And as anyone but Paul might have predicted, his arguments fell flat. You cannot witness to people whom you have just met when you are already furious with them. You cannot offer good news and a scathing lifestyle critique at the same time, particularly if you have just arrived in a place. It makes your words sound like ranting and raving or, as the Athenians helpfully suggested, like babbling nonsense. Like a spermologos, babblers are easily dismissed.
Athens was different. It was ancient and hip and artsy and fascinated by what’s next, and it was the first city to offer Paul a real homiletical challenge. Even he could see that if he didn’t change tactics, he was going to miss the narrow window of attention the Athenians always offered the new person or idea in town. Arguing wouldn’t do it in Athens; the Athenians practically invented arguing. It wasn’t anything new to them, and they would want to hear something new. So what to do with his sliver of time, when it came?
The first thing Paul did was to stop talking. He literally shut up, which is a useful thing for a Christian to do from time to time: be quiet and take stock of your surroundings. As a white, hetero, cis-gendered older North American able-bodied male, I’ve learned it’s helpful to shut up and listen sometimes, maybe even often. (Geez, America might be a much better place if everyone in my particular lane would shut-up and listen more.) I should not assume I know about another’s lived reality. And do not assume that just because you know Jesus, everyone wants to hear about it. Wait for an invitation. Know that this invitation might or might not be conventional: there are many forums for speaking your truth, and these vary from context to context. Perhaps you will be invited into a space that looks familiarly sacred with which you can easily identify. On the other hand, perhaps you won’t, and if you cannot be watchful and creative about the space you are dealt, you are going to miss out. First, however, and most crucial, is the invitation. Do not speak until you are invited.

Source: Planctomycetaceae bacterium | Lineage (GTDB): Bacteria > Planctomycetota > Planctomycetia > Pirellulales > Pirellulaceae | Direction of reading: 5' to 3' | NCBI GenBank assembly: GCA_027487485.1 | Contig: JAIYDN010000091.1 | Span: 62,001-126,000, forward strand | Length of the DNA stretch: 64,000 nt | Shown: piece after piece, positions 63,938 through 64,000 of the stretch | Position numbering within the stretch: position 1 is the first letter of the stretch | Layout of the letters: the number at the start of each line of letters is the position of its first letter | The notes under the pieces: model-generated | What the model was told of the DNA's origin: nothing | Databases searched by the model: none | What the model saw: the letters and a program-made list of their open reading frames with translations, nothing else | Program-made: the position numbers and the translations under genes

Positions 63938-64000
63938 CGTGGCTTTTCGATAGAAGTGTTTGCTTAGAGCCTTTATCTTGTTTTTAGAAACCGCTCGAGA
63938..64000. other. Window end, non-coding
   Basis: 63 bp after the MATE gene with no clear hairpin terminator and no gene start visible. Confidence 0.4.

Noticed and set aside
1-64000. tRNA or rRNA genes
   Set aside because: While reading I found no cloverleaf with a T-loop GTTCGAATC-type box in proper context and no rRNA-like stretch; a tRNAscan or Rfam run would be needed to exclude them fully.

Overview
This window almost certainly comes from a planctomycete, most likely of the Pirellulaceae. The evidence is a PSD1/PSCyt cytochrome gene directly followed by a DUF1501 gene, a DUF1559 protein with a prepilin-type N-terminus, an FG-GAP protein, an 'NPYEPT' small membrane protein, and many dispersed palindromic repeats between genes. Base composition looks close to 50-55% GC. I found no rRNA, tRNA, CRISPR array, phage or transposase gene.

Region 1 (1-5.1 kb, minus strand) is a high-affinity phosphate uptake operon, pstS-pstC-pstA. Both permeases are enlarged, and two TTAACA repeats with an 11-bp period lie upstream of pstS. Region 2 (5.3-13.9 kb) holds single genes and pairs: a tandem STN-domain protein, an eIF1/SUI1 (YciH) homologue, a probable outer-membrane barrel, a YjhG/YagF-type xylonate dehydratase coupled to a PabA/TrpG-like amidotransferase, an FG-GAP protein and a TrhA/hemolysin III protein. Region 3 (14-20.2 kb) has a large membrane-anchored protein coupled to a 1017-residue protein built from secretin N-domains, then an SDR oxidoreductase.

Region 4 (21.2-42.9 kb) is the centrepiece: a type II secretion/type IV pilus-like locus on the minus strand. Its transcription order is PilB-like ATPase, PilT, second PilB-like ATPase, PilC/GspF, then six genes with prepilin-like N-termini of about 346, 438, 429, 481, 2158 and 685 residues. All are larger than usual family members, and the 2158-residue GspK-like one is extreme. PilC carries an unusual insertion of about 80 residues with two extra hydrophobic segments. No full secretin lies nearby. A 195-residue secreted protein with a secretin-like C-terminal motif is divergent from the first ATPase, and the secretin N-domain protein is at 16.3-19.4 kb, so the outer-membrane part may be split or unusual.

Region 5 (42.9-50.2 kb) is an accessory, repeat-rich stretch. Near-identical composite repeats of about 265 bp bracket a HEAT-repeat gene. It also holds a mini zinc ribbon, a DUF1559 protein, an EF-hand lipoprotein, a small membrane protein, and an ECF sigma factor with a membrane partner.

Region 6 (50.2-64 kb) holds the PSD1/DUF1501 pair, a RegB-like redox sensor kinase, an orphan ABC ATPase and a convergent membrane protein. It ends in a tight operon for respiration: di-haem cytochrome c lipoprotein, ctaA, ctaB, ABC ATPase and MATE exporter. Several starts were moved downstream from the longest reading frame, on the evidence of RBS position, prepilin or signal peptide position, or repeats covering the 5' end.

Paul had to think hard about this. It was not in his nature to hold back or to refrain from offering vocal opinions and explanations in any and all circumstances. Paul was charismatic to his very DNA: he loved telling about Jesus. But in Athens, he learned to wait, which was not a verb to which he gravitated, but one God kept sending him, all the same. Wait, Paul. Wait for Silas and Timothy. Wait for the Athenians. Let them extend the invitation to speak to them in their own time and on their own turf.
When the invitation finally came, it was not for Paul to deliver the message at a local Greek temple on interfaith night. Instead, he was asked to appear at the Areopagus, the rocky hillside that had once functioned as an Athenian high court of law and where even the god Ares was said to have been tried. The Areopagus was not a temple but a popular spot for Athenians to hear and debate one another. It was outdoors, where they could practice social distancing. It was also where they gathered to tell and hear something new: in this case, to hear Paul talk about his strangely fascinating foreign divinities. Paul was astute enough to realize that this was his moment and he had better seize it. He could be offended by the fact that he was merely the latest curiosity, or he could take his 15 minutes of fame when it was offered. He could hold out for an idol-free environment, or he could set aside his own aversions and figure out how to speak in the presence of statues that made his skin crawl. The invitation, when it comes, is often a thing that requires patience and adaptation as well as a healthy dose of restraint.